Peptides were synthesized using solid phase techniques and commercially available Fmoc amino acids, resins, and reagents (PE Biosystems and Bache) on a 433A peptide synthesizer (Applied Biosystems) as previously described (Wender et al., 2000). Purity of the peptides was shown to be >90% using a 700E HPLC (PE Biosystems) and a reverse phase column (Alltech Altima). The molecular weight of the peptides was confirmed using matrix assisted laser desorption mass spectrometry.
The capacity of the proteins and peptides to inhibit DTT-induced aggregation of the β chain of insulin was assayed using procedures described previously (Hong and Fink, 2005; Hong et al., 2006). In brief, 150 µg human insulin (Sigma-Aldrich) dissolved in 100 mM NaCl and 20 mM Tris, pH 7.4, with or without varying concentration of the peptides in a total volume of 380 µl and incubated at 37°C. DTT, 20 µl of a 100 mM stock solution, was added at time zero, and the aggregation was measured by the increase in absorption at 360 nm as a function of time over 20 min. Inhibition of amyloid fibril formation was monitored by the addition of ThT (10 µl of a 10 µM solution), and the resultant fluorescence at 485 nm from excitation at 440 nm was measured using a SpectraMax 190 (Molecular Devices) fluorescent microtiter plate reader.
Thioflavin T binding.
The relative amount of amyloid present in each solution was measured by combining solutions of the hexapeptides (200 µg, 50 µl) with 100 µl of 100 mM MES, pH 7.4, and 50 µl of 1 M solution of at the appropriate pH and incubated at 37°C in a black 96-well microtiter plate. ThT (10 µl of a 10 µM solution) was added and the resultant fluorescence at 485 nm from excitation at 440 nm was measured using a SpectraMax 190 fluorescent microtiter plate reader.
RNA isolation, chip hybridization, and qPCR.
Total RNA was extracted from various cells and tissues using TRIZOL reagent and the RNeasy mini kit or micro kit (QIAGEN). First-strand cDNA was synthesized with 3.5–5.0 µg of total RNA using Superscript III first strand synthesis SuperMix for quantitative RT-PCR (qRT-PCR). qPCR was performed to measure mouse IFN-α, TNF, and IL-6 mRNA levels. qPCR assays were performed using the 7900HT Fast Real Time PCR System (Applied Biosystems), and the TaqMan Gene Expression Arrays (Applied Biosystems) using commercially available primers for the three cytokines and IFN-α4, 5, 12, and 13 (ABI). Consensus primers for IFN-α were those previously reported by Hahm et al. (2005). All assays were performed according to manufacturer’s instructions. The comparative Ct method for relative quantification (ΔΔCt) was used to compare gene expression. Housekeeping gene expression was used to normalize expression using the following equation: normalized expression = 2 [Ct (house-keeping gene) – Ct (gene)]. RNA was obtained from mouse blood samples whose red blood cells were lysed before freezing, and digested liver using RNeasy Mini kit (QIAGEN). RNA quality was shown to be suitable for microarray experiments (2100 Bioanalyzer; Agilent Technologies).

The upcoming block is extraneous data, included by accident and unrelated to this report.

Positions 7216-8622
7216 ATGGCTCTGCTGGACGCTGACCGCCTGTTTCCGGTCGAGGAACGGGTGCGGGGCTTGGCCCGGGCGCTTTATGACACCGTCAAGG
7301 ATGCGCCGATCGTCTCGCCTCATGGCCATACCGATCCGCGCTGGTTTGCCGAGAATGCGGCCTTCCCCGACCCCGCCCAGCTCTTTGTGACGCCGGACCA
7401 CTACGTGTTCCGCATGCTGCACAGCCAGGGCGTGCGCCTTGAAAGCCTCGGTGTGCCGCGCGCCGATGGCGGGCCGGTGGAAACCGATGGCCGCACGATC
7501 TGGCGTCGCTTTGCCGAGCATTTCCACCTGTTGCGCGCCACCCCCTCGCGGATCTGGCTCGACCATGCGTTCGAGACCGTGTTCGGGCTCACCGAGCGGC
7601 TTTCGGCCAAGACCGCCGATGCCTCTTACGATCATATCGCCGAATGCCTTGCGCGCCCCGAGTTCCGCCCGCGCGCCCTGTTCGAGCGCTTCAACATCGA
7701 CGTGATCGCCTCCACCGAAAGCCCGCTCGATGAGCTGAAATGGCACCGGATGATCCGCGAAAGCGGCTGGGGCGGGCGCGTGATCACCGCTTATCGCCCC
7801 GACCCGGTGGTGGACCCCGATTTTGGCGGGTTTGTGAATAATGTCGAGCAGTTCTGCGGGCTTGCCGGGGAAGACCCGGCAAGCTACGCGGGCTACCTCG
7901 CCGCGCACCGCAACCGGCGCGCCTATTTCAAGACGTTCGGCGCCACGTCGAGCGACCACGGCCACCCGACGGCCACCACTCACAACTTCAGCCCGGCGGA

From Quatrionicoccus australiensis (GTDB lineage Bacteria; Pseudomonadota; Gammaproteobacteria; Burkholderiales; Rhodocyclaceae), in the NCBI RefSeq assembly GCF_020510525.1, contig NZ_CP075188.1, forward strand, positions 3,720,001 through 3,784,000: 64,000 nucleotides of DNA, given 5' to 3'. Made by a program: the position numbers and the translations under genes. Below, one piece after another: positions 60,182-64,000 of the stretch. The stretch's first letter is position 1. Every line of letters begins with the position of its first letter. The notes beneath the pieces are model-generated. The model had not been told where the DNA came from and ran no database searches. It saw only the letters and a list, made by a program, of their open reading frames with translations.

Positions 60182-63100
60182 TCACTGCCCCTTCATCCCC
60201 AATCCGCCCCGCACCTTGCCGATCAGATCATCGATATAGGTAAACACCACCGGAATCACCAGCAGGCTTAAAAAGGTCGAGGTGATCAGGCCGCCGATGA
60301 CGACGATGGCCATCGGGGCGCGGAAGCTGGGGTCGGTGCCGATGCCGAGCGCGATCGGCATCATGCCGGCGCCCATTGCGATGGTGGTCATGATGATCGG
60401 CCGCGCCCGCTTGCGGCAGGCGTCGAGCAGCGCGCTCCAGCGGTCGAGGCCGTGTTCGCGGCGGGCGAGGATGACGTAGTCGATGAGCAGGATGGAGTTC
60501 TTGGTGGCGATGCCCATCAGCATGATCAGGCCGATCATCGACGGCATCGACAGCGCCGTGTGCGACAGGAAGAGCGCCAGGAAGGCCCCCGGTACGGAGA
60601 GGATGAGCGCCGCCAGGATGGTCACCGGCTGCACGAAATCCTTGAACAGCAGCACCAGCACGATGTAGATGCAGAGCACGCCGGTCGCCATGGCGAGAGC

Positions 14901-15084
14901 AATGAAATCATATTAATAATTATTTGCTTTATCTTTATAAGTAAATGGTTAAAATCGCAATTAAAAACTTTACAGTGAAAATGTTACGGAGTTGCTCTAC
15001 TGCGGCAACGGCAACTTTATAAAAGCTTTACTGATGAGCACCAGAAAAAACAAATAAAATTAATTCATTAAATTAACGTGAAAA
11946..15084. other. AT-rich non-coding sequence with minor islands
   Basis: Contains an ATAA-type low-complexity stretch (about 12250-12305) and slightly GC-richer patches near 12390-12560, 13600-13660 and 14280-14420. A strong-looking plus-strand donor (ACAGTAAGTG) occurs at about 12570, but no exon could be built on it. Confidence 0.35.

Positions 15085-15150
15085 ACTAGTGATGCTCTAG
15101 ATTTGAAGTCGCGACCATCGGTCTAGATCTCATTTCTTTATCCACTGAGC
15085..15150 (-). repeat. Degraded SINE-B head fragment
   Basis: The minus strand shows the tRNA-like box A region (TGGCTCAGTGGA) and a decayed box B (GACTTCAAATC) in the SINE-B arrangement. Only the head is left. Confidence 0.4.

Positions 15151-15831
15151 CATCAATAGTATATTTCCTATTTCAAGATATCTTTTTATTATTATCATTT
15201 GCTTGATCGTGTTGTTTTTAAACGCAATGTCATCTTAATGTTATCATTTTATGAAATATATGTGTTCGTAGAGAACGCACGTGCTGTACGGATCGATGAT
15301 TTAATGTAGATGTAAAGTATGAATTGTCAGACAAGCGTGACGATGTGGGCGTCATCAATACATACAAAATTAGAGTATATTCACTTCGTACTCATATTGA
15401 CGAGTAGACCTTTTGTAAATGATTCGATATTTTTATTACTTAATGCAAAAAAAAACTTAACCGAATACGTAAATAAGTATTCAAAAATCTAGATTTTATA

Gene expression changes associated with Tau treatment were quantified using a microarray (SurePrint G3 Mouse; Agilent Technologies). Analysis and quantitation of the data were done using GeneSpring and Ingenuity software.
Complete blood count (CBC).
200 µl of whole blood from mice with active EAE after 3 or 7 i.p. injections of 0, 1, 5, or 10 µg Tau 623–628 (VQIVYK) were collected into tubes containing 2 mg/ml EDTA. The CBC quantification was performed by the Stanford University Department of Comparative Medicine and included assessment of the following: white blood cells, red blood cells, hemoglobin, hematocrit, mean corpuscular volume, mean corpuscular hemoglobin, mean corpuscular hemoglobin concentration, platelet estimate, neutrophils, lymphocytes, monocytes, eosinophils, and basophils.
Toxicity assays and inflammasome activation.
Human PBMCs were collected from healthy, adult volunteers under an IRB protocol approved by the Stanford Institutional review board. Using gradient centrifugation, monocytes were purified by plastic adherence overnight. Nonadherent cells were removed and fresh media (RPMI 1460 P/S/G and 10% FCS) were added to the cells. Monocytes were stimulated with 100 ng/ml LPS (Sigma-Aldrich) at t = 0, followed by L Tau, D Tau (both at 10, 25, 50, and 100 µM), Aβ-1-40, Aβ1-42 (both dissolved in 100% DMSO at 10 and 100 µM), 5 mM ATP, or 50% DMSO control at t = 3 h. Monocytes were removed by scraping at t = 9 h and stained with trypan blue. Cell death was calculated as the percentage of trypan blue–positive cells over the total number of cells. Supernatants were collected before the removal of the monocytes and IL-1β levels were measured by ELISA.